Jermaine Baker’s relatives say he was not in Tottenham Man Dem crew, as Met appears to row back over status of officer who fired fatal shot
The family of the man shot dead by police in north London last week say media coverage claiming he was a gangster has compounded their grief, according to a community activist who knows them.
Ken Hinds said the relatives of Jermaine Baker were dismayed by claims he was part of the same Man Dem gang as Mark Duggan, whose shooting in 2011 in Tottenham triggered riots across England. “The only similarity is they are two mixed-race boys and they are two boys who got shot by the police. He was no major league player,” he said.
Baker, 28, from Tottenham, was killed by a single shot from a police marksman yards from Wood Green crown court, north London, on Friday morning. It is claimed police foiled an attempt by a gang, including Baker, to free two men who were being driven to the court for sentencing over firearms offences.
On Tuesday Baker’s mother and sister saw his body in a mortuary. He was the father of two children, aged three and six. The shooting is being investigated by the Independent Police Complaints Commission, which placed the police marksman under criminal investigation. The police watchdog said on Monday it had started a homicide investigation, but did not say why.
On Tuesday, neither the Baker family nor the commissioner of the Metropolitan police were aware why the IPCC had made its decisions. Other recent police shootings have neither been treated as criminal nor has the police watchdog recommended the suspension of officers. Sir Bernard Hogan-Howe, the Met’s commissioner, praised his firearms officers as his force faced a protracted crisis, with the marksman under investigation and relieved of his gun.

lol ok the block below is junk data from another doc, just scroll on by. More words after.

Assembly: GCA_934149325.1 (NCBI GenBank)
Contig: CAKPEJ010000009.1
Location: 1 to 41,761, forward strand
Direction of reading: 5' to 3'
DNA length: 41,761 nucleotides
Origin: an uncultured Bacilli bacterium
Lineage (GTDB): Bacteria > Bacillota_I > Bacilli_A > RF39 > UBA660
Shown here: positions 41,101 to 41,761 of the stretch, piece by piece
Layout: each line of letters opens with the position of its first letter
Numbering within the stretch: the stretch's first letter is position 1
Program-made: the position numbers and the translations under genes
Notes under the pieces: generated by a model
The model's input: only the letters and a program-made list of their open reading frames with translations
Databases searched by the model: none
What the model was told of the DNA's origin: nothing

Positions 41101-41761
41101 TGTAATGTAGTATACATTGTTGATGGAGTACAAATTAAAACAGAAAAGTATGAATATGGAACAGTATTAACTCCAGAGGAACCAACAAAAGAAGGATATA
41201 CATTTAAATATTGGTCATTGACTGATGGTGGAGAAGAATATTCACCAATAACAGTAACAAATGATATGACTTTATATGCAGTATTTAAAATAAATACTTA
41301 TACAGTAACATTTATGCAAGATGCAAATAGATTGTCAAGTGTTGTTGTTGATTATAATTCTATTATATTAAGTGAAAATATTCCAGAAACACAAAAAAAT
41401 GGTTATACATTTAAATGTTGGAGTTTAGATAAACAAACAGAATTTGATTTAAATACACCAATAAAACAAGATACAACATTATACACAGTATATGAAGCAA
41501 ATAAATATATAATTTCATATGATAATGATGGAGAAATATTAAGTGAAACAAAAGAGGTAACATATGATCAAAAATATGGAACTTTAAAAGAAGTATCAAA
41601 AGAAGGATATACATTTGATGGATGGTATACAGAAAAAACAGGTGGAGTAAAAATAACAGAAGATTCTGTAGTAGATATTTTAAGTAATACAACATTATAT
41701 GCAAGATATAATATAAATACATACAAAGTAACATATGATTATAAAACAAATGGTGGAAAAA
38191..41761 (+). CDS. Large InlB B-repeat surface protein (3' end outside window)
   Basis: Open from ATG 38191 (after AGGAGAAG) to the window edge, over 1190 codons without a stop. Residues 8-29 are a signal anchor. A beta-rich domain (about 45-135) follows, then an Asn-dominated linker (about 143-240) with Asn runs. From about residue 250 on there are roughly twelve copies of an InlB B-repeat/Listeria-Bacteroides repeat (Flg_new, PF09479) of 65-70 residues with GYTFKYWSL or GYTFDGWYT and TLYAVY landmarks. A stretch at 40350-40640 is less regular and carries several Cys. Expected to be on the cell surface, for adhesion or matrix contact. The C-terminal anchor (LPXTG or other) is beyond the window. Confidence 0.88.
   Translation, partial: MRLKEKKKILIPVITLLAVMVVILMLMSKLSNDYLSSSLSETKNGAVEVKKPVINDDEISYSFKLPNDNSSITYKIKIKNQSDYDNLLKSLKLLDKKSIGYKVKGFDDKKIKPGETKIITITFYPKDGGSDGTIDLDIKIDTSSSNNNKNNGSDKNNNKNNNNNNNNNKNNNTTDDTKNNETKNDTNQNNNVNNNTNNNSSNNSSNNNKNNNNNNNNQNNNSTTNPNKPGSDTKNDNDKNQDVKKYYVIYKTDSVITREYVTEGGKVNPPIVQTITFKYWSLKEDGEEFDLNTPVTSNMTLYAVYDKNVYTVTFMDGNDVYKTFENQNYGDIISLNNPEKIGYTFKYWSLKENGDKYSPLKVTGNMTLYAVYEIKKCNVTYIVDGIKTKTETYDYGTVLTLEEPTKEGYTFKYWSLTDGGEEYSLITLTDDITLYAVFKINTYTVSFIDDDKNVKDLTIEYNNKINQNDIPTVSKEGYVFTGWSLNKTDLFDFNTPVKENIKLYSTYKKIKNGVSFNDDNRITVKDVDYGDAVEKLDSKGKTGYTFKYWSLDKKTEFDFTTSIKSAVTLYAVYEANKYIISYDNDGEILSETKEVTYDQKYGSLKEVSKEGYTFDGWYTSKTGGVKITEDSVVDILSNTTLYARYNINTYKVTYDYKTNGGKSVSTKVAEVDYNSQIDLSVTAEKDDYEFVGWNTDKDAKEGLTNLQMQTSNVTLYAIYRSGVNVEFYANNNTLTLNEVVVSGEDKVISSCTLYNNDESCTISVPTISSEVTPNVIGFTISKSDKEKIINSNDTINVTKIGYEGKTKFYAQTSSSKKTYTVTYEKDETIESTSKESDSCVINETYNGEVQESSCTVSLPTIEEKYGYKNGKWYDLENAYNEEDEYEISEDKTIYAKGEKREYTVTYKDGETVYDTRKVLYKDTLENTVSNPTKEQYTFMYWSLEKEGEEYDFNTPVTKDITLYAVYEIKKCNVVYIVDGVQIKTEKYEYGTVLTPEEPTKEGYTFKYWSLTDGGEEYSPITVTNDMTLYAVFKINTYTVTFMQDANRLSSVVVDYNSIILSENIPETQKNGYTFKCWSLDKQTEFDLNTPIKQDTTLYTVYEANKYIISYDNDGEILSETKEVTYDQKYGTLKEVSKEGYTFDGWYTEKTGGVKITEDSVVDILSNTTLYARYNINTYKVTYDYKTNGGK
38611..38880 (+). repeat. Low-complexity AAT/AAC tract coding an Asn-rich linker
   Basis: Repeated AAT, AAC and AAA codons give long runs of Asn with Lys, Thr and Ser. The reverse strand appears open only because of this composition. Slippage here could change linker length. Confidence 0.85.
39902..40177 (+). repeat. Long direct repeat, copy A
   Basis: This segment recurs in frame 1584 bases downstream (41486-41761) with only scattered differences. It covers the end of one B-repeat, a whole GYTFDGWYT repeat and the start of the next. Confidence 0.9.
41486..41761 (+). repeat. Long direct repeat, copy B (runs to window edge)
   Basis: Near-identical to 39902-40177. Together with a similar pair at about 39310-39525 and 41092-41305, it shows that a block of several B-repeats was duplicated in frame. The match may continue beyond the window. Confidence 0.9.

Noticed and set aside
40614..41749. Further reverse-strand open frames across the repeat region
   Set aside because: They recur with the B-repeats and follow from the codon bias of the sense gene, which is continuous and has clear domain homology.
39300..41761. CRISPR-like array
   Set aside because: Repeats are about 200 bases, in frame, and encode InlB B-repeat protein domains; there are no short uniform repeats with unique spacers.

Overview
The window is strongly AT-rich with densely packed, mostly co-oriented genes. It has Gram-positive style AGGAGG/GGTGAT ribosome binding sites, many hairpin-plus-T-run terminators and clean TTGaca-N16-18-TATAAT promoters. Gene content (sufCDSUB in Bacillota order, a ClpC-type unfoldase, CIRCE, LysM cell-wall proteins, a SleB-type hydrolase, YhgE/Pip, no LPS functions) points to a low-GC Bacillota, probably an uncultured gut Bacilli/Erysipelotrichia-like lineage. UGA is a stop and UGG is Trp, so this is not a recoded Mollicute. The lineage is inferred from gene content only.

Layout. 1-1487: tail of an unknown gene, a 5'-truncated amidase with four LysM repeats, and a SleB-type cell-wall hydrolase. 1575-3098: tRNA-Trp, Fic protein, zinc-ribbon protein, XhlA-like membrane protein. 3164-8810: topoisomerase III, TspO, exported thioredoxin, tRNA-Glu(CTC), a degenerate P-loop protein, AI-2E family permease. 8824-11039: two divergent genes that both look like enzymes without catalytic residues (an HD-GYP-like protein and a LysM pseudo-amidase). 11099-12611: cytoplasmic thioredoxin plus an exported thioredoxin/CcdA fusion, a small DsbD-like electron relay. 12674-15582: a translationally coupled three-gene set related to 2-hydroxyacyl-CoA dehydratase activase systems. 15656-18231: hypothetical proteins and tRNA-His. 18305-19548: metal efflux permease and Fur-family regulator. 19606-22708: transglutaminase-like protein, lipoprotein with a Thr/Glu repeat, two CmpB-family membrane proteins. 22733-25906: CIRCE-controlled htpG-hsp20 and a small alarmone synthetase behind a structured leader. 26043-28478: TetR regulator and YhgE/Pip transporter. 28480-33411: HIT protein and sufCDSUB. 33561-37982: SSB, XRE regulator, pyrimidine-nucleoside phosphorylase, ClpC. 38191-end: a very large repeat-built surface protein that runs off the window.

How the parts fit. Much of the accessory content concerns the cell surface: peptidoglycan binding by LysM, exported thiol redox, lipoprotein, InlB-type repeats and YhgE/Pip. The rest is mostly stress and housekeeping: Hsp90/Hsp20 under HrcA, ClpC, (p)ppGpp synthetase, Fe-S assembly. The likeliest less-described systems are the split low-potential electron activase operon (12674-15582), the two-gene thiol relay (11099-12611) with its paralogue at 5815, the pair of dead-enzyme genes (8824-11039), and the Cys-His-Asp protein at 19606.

The Met’s attempts to appear on top of the situation have run into complications . The force announced on Monday that after the IPCC’s decision to launch a homicide investigation, they agreed to the suggestion that a firearms officer be suspended.” That was contradicted on Tuesday when the Met said: “The firearms officer is not at work and has been relieved of all operational duties, but not yet technically suspended.”
Some 18 Met police officers have been identified so far by IPCC investigators as involved in the operation, and none are believed to have been wearing video cameras, which the Met says it wants its officers to have. Hogan-Howe said: “What’s been a challenge for us is finding the right kit for officers who are covert. Of course what you don’t want is someone to be recognised as a police officer who is covertly on surveillance and armed, by someone seeing the camera.”
Shootings have proven painful for the Met and toxic for commissioners. The Duggan case tested the force – on the streets, in the courts and its fragile relationships with communities. The commissionership of Sir Ian Blair, who resigned in 2008 in part because of his mishandling of the shooting of Jean Charles de Menezes, an innocent man killed after being mistaken for a suicide bomber.
The heightened terrorist alert after the Paris attacks means some firearms officers in London have been asked to sacrifice rest days to boost armed coverage across the capital.